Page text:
Speaking of the temperature sensor, Samsung finally does things with it now. Like the Apple Watch and Oura Ring, temperature data now feeds into advanced cycle tracking. This isn’t exclusive to the Galaxy Watch 6 series; it was actually announced a while back for the Galaxy Watch 5. Skin temperature data is also a metric you can enable during sleep. Perhaps the most novel use case is the third-party Thermo Check app, which allows you to use the sensor to check how hot or cold objects are in your environment. I wrote about what it’s like to use it in more detail here, but the short of it is it’s fun, silly, and not very practical.
For software, the Watch 6 series runs Google’s Wear OS 4 and Samsung’s One UI 5 Watch on top of that. When I first booted up the watches, there were some minor differences I noticed. The Sleep widget, for example, holds more on-wrist data than it used to. There are new watchfaces. When I paired the watches for the first time, I noticed a new prompt for transferring your watch’s data to a new phone. And then, a few days later, I promptly forgot this was new. The bottom line is that so far, Wear OS 4 and One UI 5 Watch feel a lot like Wear OS 3 and One UI Watch 4.5.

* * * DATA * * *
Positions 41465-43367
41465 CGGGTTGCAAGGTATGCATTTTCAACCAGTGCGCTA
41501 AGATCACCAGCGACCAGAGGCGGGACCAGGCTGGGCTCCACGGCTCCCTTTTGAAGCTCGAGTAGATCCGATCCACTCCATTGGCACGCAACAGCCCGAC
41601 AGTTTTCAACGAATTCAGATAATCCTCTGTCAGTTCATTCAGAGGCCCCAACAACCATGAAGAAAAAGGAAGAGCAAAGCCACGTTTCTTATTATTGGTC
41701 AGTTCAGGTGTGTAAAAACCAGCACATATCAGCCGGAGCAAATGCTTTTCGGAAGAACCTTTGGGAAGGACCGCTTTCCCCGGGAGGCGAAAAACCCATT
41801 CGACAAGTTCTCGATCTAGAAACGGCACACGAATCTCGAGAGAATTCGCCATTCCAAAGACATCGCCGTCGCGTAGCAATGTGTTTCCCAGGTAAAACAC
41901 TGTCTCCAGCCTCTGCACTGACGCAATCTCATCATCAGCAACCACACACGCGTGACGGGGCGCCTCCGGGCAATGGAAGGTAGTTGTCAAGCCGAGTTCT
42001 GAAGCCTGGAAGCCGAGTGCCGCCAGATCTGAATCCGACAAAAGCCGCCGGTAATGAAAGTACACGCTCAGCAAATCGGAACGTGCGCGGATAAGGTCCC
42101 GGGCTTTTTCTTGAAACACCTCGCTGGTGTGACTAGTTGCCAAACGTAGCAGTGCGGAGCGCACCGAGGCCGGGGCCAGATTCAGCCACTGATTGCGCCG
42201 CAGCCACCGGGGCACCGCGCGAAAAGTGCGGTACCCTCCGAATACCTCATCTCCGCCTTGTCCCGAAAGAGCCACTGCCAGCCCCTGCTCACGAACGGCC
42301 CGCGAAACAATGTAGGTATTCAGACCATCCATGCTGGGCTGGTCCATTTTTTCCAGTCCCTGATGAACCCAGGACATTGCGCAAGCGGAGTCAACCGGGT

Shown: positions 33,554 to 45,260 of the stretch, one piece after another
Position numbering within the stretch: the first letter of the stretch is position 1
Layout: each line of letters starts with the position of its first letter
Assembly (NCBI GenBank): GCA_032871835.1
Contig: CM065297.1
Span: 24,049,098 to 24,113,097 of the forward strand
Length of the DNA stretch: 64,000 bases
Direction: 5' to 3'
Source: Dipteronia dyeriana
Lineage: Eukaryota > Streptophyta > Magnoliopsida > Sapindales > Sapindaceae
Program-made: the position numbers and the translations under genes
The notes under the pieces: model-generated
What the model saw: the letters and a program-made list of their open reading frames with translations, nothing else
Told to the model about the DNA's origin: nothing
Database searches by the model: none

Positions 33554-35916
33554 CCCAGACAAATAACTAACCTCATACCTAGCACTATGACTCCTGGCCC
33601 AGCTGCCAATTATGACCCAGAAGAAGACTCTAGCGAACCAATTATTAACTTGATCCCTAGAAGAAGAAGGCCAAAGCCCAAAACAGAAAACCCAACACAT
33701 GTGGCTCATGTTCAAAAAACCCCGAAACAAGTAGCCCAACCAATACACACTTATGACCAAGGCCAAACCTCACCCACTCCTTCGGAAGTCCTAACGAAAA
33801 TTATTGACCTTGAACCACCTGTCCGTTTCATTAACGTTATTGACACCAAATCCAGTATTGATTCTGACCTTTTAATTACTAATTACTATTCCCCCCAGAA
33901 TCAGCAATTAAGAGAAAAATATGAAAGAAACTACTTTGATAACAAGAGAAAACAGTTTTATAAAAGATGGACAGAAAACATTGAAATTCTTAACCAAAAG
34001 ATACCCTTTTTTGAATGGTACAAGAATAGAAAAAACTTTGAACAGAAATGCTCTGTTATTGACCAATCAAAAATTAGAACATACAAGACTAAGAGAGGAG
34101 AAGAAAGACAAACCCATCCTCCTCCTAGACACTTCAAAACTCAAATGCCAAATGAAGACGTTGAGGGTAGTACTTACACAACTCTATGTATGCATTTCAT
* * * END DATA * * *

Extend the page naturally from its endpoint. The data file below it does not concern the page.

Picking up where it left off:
This is a running theme with all of Samsung’s software updates this year. Either it’s minor improvements to things that were already there, or Samsung’s catching up by adding features already have. For example, the main new sports profile is a Track Run, where you get more accurate GPS data when at a standard 400m track. If you menstruate, you can opt into temperature-based Cycle Tracking. After a 10-minute run, you can now view and customize heart rate zones. You can also create custom workouts.
These are all things Apple added last year with watchOS 9. Garmin’s had track runs and heart rate zones for ages, too. The Pixel Watch also already supports heart rate zones, though the first-gen device is a bit behind as far as track runs, custom workouts, and temperature data. Fitbit, which powers the Pixel Watch’s health features, does have temperature tracking on its Versa and Sense smartwatches — so it’s possible we may see these on a next-gen Pixel Watch.